Have you heard of the new dance craze that all the kids are doing? Its call the Crowdsource, and it goes like this:
- Throw your hands in the air and scream “Man! We are super busy!”
- Shake your head and yell “Have you heard of the craze sweeping the nation? Its called the Crowdsource. The Crowdsource!”
- Shrug your shoulders and exclaim “Its cool. You get everyone else to do your work for you!”
- Then you clap your hands, smile and with a knowing, hip smile, laughingly announce “Lets do this!”
- Repeat until you realize that you are a moron and have no clue what crowdsourcing is.
In 2006, Jeff Howe coined the term in a Wired article. Referring to the practice of presenting a problem to an unknown group of people in the form of an open call. To be exact, on his blog he defines it as such:
Crowdsourcing is the act of taking a job traditionally performed by a designated agent (usually an employee) and outsourcing it to an undefined, generally large group of people in the form of an open call.
Jeff wrote “the” book on crowdsourcing and among other positives, crowdsourcing problems tends to be free and give real customer insight.
Those two points: insight and lack of cost have led so many companies to attempt to use the “wisdom of the crowds” to solve their problems. For some, like Threadless, it has been a wonderful success. For others, not so much.
One of the outcomes of the rise of crowdsourcing has been the proliferation of spec work (here is the video from a panel about Spec Work from SXSW 2009):
What seems to be missing from the conversation is that not any problem can be solved through crowdsourcing. For example, a friend sent out a tweet that said (paraphrasing): “I want to crowdsource this. What blogs do you read?” Thats not crowdsourcing, thats a survey.
I realize that for many crowdsourcing has jumped the shark, and this post is a bit late to jumping on the crowdsourcing has jumped the shark bandwagon (after all bandwagon jumping has also jumped the shark, and I believe if you look into your heart of hearts, jumping the shark has jumped the shark as well).
But, crowdsourcing, using your passionate users to make a product that they can be more passionate about is still pure genius. Here is a great example.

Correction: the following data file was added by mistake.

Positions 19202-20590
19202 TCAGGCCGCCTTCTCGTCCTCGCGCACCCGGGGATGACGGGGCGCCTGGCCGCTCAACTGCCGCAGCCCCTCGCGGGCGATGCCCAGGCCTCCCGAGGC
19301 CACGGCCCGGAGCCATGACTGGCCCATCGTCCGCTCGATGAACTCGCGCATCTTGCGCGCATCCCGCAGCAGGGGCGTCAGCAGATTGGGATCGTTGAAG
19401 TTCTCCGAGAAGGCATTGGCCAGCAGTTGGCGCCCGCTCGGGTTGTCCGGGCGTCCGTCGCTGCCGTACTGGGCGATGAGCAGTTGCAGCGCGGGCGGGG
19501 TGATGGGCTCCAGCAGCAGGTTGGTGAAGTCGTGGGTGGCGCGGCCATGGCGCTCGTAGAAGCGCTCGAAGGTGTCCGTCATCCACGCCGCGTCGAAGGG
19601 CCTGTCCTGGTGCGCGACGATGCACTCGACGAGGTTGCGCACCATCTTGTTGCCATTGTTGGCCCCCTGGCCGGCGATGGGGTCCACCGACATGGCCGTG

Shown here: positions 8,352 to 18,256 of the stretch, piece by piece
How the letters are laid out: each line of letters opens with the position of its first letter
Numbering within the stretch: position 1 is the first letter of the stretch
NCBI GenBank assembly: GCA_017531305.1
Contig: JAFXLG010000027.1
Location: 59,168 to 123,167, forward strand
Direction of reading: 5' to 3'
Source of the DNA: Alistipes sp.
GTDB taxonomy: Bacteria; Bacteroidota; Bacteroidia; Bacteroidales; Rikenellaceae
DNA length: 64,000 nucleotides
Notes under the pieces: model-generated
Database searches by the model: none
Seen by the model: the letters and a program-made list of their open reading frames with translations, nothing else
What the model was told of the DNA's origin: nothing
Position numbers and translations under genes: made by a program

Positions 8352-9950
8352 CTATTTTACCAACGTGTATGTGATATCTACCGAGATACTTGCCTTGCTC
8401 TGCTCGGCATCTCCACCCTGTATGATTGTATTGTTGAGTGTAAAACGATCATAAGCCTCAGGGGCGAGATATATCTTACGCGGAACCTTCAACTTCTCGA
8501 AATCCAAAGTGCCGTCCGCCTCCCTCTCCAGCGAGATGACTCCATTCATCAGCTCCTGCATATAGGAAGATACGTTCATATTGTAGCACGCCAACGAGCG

I bought a TomTom 740 Go Live and instantly was amazed by the accuracy of the trips. I had a Garmin Nuvi 1490 for a few days prior to swapping it for the TomTom, and I was really disappointed in the traffic and the directions. I have a specific route from San Francisco to my parents house in San Jose that after years and years of driving the route, I have determined to be the fastest.
The Garmin took the safe route. The TomTom took the “right” route. What was the difference? TomTom crowdsources its maps and directions.
Taking data from all the TomTom’s in use (sort of), they get the actual speeds of roads at certain times, versus the posted speeds. They also allow their users to submit map updates. In approximately 30 days, there were more than 6,500 updates to the maps. Include that with custom POI updates (I now have all the Apple Stores in the US), and you have a product made better by its users.
Thats crowdsourcing in a nutshell. Will asking your customers to solve a problem improve the product? Will you be able to put out a better product because your crowd (not any crowd) is involved in its growth?
You see, thats the secret of crowdsourcing. Effective crowdsourcing only works if 1) your community is passionate about your success; and 2) you have an existing open dialogue with your community. Threadless is a great example.
Build passion and communication with your community, and the ability to effectively crowdsource the solutions to important problems will be as easy as the box step.
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